Police are now investigating after a computer virus shut down three northern hospitals for four days.

Northern Lincolnshire and Goole NHS Foundation Trust had its electronic systems infected on Sunday. Most operations and appointments were cancelled from Sunday through to Wednesday.

On Thursday afternoon, a spokesman said the matter had now been handed over to the West Yorkshire Police. A police spokesman said “we are aware of the incident and investigating it as a crime” and police were working closely with the trust. More details were expected to be released next week.

Neither the trust and the police would comment further on the nature of the cyber attack.

Earlier on Thursday, services finally resumed at the trust after four days of disruptions, that result in nearly all appointment and operations being cancelled.

Karen Dunderdale, deputy chief executive, said in a statement at Thursday midday that “our key clinical systems are now operational. It is business as normal for all of our patients due to come in”.

"There continues to be a small number of linkages which enable our systems to talk to each which remain inconsistent," she said.

By Friday afternoon, a trust spokeswoman confirmed all systems were not operating normally and NHS Digital were also involved in an investigation into the attack.

The virus hit all three of the trust’s major hospitals; Scunthorpe General, Diana Princess of Wales Hospital in Grimsby, and Goole and District Hospital.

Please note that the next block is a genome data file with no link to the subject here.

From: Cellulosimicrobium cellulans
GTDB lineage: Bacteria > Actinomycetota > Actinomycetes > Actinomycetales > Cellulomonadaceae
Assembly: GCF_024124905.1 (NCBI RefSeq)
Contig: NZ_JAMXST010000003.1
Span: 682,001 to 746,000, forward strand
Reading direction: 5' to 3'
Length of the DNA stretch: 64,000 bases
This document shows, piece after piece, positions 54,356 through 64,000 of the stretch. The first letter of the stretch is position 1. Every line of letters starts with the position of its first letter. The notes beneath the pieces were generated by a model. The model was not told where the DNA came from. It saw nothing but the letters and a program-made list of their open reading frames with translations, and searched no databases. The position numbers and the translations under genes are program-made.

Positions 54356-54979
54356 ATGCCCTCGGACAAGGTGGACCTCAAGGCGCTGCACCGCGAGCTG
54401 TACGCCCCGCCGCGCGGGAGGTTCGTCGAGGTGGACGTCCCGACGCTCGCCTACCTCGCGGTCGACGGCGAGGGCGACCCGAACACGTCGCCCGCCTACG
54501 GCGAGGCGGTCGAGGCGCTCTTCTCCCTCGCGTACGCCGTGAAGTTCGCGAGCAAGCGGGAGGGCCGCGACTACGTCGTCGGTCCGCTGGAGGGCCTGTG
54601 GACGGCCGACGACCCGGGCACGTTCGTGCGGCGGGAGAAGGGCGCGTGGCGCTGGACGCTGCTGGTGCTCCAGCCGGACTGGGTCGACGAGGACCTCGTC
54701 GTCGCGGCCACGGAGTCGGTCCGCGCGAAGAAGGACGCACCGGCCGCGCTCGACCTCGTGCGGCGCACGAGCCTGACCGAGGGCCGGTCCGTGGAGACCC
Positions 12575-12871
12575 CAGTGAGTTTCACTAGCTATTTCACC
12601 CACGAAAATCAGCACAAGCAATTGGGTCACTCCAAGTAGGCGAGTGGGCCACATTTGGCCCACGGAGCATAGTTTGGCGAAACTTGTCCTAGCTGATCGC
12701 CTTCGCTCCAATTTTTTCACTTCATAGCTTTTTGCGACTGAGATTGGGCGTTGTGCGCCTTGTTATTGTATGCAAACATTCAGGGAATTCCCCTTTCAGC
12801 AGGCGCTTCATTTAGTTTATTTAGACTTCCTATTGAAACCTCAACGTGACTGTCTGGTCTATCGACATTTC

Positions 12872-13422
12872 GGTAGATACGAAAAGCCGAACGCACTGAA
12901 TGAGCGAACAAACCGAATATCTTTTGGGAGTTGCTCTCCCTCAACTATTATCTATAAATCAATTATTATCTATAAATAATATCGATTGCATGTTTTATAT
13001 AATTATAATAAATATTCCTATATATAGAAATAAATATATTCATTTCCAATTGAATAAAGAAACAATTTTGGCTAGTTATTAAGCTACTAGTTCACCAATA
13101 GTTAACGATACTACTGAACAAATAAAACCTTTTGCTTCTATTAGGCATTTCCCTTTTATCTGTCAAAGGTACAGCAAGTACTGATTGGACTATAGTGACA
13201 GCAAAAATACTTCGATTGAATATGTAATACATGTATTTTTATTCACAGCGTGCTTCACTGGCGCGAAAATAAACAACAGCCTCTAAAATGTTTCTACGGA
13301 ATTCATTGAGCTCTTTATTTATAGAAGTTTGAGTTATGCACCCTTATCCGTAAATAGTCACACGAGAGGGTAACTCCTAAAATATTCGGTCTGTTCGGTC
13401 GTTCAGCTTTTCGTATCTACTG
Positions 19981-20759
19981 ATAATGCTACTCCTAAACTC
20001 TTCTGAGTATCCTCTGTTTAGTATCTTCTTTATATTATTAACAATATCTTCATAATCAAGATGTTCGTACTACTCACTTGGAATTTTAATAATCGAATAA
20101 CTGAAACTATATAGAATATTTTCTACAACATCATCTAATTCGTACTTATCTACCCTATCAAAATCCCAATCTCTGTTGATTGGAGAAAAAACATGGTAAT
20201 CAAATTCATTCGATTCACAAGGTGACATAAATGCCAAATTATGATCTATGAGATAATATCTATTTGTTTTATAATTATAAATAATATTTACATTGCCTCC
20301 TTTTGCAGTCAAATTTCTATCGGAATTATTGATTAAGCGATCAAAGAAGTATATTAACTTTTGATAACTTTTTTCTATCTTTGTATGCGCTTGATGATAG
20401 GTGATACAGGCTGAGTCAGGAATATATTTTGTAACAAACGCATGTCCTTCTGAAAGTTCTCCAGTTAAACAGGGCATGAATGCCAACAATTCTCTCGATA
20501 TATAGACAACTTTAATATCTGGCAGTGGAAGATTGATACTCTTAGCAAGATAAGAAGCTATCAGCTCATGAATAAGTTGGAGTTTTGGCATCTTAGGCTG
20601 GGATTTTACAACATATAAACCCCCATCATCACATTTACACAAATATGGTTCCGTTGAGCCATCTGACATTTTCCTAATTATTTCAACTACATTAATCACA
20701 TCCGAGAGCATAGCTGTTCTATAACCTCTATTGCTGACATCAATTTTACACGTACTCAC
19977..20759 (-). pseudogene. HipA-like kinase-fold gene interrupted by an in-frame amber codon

The infection also affected nearby United Lincolnshire Hospitals NHS Trust, which also shares four computer systems with its neighbour. A spokeswoman for the trust said while the virus had not infected its systems directly, some services were cancelled as a precautionary measure.

NHS Digital said it has, and will continue to, offer support and guidance to the trust.

In a statement the organisation said: “This issue highlights the fact that there are threats to data security within the health and care, as with any other sector.

“We remain committed to supporting the protection of data with the highest possible security standards, high levels of security expertise from the centre and appropriate training and awareness of the risks for all staff.”

The government has put increasingly resources into countering cyber-attacks on public infrastructure, public services, and the NHS. Several US health organisations have been subject to a ‘ransomware’ attacks where hackers hijack systems and hold the data hostage.

A local newspaper reported that no ransom is being demanded from Northern Lincolnshire and Goole.

Speaking at EHI Live 2016 in Birmingham, NHS Digital chief operating officer, Rob Shaw, told an audience that while “wasn’t a big massive attack in terms of how it manifested itself” it had had big impact.

“We will work with that trust and we have offered help to that trust to make sure they have remediated appropriately.”

The latest CQC report for Northern Lincolnshire and Goole says the trust requires improvement. However, it does note that the IT team there is award winning for its creation of the trust’s “WebV” virtual ward system.